The Coup did not happen a year ago because the military thought that’s what the people wanted. Telling the regime now what you want is also not going to move them to respect the popular will.
Protests do not change the vested interests of the army.
What motivated them to overthrow the government, will continue to motivate them to hold on to power, and the more successful they are at securing the interests of international business, the more support they will have from the corporate elite to do so. And they have been ruthlessly effective at catering to the wishes of business.
There are two ways, literally only two ways, to end military rule (if that is the objective), and neither one of them is demonstrations.
One; you have to demolish the military’s industrial and commercial assets so that they are left with no remaining stake in the economy, and thus no reason to manage it. I don’t personally see this as feasible, though it is not impossible.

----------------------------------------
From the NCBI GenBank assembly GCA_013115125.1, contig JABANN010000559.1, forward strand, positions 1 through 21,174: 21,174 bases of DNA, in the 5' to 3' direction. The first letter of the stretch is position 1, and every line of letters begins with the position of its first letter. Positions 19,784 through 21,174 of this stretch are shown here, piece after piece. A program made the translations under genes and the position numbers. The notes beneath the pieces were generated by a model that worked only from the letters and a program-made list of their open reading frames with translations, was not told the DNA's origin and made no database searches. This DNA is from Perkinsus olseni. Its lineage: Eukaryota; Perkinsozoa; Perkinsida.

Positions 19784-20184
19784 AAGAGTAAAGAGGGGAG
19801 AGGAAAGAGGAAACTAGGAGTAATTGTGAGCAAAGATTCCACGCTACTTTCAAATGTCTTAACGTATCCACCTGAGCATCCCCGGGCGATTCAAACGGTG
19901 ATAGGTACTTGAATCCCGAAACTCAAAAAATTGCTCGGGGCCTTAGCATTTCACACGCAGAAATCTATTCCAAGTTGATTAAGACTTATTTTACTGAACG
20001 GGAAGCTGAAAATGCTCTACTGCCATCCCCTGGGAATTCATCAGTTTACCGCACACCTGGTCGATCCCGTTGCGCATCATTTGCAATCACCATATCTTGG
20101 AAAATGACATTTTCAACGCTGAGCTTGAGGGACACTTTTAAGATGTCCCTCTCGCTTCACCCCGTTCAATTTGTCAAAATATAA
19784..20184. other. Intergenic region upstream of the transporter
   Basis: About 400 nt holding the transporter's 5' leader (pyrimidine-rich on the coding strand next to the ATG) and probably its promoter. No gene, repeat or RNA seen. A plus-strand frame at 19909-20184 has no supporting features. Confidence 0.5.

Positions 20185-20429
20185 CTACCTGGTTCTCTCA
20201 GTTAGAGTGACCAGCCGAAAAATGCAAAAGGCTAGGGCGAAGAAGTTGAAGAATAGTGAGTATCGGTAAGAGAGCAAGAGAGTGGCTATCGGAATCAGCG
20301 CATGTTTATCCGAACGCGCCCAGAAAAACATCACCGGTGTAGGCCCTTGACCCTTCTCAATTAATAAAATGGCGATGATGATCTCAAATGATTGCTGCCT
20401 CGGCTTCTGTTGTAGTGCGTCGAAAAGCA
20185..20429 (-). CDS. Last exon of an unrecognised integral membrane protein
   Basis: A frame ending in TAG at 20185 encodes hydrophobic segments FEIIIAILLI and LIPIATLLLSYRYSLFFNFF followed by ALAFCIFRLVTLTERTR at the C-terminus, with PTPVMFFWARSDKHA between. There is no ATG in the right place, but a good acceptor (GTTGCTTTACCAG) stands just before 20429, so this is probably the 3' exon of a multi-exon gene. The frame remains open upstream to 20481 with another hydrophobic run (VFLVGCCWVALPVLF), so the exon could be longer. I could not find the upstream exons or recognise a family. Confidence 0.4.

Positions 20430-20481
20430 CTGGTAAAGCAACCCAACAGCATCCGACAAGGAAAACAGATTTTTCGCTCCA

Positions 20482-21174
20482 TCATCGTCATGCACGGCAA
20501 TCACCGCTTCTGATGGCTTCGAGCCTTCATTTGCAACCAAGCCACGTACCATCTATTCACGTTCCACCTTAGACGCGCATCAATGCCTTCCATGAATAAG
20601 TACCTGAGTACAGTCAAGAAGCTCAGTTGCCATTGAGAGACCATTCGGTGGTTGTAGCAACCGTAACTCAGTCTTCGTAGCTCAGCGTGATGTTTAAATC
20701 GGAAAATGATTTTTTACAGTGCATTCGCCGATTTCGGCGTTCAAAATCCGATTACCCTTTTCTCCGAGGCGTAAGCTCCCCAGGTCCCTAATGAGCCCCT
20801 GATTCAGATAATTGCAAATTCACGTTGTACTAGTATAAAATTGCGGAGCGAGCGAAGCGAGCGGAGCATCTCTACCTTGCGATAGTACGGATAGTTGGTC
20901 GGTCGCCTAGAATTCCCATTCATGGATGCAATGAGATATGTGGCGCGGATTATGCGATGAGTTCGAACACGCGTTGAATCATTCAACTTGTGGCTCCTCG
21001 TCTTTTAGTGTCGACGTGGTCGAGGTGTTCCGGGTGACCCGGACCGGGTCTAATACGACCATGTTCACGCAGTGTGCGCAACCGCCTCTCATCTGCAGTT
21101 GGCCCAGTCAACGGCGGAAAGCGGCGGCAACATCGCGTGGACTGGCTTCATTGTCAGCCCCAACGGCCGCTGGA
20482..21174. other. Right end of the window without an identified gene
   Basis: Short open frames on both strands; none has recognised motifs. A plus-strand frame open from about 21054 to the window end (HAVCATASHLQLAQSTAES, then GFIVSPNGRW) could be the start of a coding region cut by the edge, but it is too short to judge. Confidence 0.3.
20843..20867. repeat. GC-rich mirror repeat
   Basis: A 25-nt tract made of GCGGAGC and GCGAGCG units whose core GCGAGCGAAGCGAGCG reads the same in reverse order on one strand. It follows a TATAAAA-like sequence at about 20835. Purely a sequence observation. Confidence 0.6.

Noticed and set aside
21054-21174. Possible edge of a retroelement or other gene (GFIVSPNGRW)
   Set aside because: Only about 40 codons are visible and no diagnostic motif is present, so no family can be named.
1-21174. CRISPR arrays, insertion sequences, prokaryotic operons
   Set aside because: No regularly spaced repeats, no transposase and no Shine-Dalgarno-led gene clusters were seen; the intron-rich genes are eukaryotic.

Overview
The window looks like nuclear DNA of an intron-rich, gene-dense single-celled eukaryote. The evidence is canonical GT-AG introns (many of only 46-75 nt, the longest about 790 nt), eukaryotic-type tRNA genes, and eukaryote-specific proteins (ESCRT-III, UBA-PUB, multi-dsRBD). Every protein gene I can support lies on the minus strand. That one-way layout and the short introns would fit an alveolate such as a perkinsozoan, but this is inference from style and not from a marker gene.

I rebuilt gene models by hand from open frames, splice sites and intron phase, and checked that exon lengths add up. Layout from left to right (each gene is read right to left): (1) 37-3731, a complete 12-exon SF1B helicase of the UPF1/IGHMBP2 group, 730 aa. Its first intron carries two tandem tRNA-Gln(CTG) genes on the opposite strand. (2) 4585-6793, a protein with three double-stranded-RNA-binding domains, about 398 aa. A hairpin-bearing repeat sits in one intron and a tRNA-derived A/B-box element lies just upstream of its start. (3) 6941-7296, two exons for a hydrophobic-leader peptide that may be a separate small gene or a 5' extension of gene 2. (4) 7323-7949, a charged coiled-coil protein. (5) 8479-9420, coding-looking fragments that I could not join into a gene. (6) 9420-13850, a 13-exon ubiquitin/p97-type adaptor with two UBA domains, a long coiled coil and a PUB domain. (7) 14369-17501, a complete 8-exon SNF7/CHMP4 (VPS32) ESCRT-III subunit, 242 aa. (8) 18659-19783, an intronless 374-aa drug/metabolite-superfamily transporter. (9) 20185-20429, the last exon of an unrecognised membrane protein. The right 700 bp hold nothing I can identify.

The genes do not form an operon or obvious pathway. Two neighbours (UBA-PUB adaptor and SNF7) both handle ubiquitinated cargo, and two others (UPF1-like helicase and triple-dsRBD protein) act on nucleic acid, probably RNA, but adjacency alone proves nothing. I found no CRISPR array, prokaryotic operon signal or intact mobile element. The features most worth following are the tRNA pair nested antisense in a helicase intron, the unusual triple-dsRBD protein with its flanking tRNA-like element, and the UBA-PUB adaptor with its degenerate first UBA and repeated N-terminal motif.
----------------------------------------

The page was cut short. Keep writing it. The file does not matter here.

Or two; you have to completely undermine and disrupt the profitability of multinational corporations and foreign investment projects in Egypt to prove that the military is incompetent at safeguarding the interests of the international elite, who will then replace military rule with some other puppet government.
The second option is superior insofar as it is easier, and deals more directly with the actual power system. Obviously, the struggle would necessarily continue after the military has been removed from management, until the corporate elite realize that the only way to safeguard their interests is to respond positively to the legitimate grievances of the population.
But companies learn fast.